Designed for increased electrical power input

Chart showing the power budgets and usage forecast for EDSFF SSDs

Figure 3. EDSFF power budgets vs. usage forecast

Another advantage with EDSFF form factors is that they are designed to support increased power input compared to traditional 2.5-inch SSDs. While 2.5-inch SSDs typically max out at 25W, EDSFF SSDs can handle up to 70W. While the golden power budget for NAND storage or SSDs remains around 20 to 25 watts, higher power capacities are better suited for other electrical components such as field-programmable gate arrays (FPGAs), accelerators, network interface controller (NIC), or Compute Express Link (CXL) cards. 

For instance:

  • The E3.S form factor with a single thickness of 7.5mm is engineered to handle power ranges between 20W to 25W. It is specifically optimized for primary NAND storage in servers, delivering efficient and reliable performance.
  • The E3.S form factor with double thickness (16.8mm) has a broader power range, supporting higher power devices such as CXL-based SCM, with power capabilities ranging from 35W to 40W. 
  • The E3.L form factor, with a single thickness of 7.5mm, is designed to support power levels of up to 40W. This form factor caters to the needs of higher capacity NAND storage, providing ample storage space for data-intensive workloads.

For even higher power demands, the E3.L form factor with double thickness (16.8mm) can support up to 70W. This makes it an ideal choice for devices such as FPGAs and accelerators that require substantial power resources to deliver their intended functions effectively.

Which EDSFF?

How to transition from legacy form factors to EDSFF form factors

1. Transitioning to EDSFF from U.2

While U.2 supports hot-swap and is relatively space-efficient, its design legacy in HDDs presents limitations for SSD optimizations. Transitions from U.2 to EDSFF will largely fall into three categories:

  1. 2U density optimized: 2U servers looking for higher power/performance and/or flexibility to mix devices will migrate to E3 with its range of long/short and narrow/wide and the performance, efficiency, flexibility, and scalability that comes with it.
  2. 1U performance optimized: 1U servers looking to maximize IOPS per rack while enabling space for higher performance computing will transition to E1.S.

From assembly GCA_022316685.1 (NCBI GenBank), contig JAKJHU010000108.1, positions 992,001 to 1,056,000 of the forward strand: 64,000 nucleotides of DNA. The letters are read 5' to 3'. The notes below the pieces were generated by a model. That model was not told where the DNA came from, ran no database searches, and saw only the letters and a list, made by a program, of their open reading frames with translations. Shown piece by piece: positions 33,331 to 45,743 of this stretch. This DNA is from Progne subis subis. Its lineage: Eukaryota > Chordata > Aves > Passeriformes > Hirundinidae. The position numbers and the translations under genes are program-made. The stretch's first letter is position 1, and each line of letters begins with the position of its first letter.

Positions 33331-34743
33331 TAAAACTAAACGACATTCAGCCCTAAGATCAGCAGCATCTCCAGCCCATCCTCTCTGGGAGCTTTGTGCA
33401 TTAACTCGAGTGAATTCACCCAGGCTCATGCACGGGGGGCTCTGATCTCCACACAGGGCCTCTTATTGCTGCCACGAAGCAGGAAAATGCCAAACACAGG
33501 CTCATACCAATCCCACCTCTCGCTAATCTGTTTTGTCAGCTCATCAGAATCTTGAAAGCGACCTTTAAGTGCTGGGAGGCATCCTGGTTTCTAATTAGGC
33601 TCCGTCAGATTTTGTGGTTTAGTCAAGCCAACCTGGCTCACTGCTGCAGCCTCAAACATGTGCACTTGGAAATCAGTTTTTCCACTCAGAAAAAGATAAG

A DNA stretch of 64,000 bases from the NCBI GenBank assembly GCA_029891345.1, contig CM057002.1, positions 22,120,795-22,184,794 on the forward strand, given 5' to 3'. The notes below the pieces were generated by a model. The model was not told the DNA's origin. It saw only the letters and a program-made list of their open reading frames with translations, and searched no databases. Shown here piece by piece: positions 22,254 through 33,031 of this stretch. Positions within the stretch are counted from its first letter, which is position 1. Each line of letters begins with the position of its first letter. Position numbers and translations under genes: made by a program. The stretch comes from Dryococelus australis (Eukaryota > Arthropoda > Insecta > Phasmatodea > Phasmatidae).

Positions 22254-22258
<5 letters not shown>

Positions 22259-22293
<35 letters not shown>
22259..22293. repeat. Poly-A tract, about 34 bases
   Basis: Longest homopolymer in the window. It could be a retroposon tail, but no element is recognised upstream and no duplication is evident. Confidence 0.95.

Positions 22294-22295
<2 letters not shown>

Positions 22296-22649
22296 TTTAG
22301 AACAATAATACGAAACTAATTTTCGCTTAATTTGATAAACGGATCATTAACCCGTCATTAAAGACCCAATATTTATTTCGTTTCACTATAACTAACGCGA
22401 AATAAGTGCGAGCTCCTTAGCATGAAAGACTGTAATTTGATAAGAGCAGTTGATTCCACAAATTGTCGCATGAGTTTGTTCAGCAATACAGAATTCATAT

3. 1U Density-Optimized: 1U servers seeking to maximize capacity per unit will utilize E1.L. With its higher storage capacity, E1.L is an excellent choice for applications requiring extensive data storage.

2. Transitioning to EDSFF from M.2

M.2 was originally designed for notebook PC storage where space efficiency is at a premium, but where serviceability and scalability are not as vital. The transition from M.2 to EDSFF will primarily focus on E1.S form factor. Servers aiming for a balance between storage density and higher-performance computing capabilities can benefit from the improved features of E1.S. Furthermore, E1.S will also be an opportunity to transition boot drives to a device that is hot-swappable.


EDSFF SSDs bring a multitude of benefits to cloud storage and computing environments. With their extensive range of options, enhanced performance and reliability, cost savings, and effective cooling, EDSFF SSDs are well-suited for meeting the demands of modern applications, especially AI and LLMs. 

The rapid industry adoption of EDSFF and the transition away from legacy form factors like U.2 and M.2 further validate its effectiveness. As organizations continue to scale their cloud storage and computing capabilities and also move toward next-generation PCIe (PCIe Gen 05 and beyond), embracing EDSFF becomes crucial for maximizing efficiency, performance, and reliability. 


About the Author

Elsa Assadian, Sr Product Marketing Manager at Solidigm,  specialized in Data Centers and Cloud Storage solutions. She has a Master’s degree in Engineering and 15 years of experience working on cutting-edge technologies at Solidigm, Intel and Mercedes Benz. She strongly believes in continuous improvement and innovation. In her free time, Elsa enjoys playing tennis and socializing.


EDSFF SSDs can unlock cloud storage and compute in data centers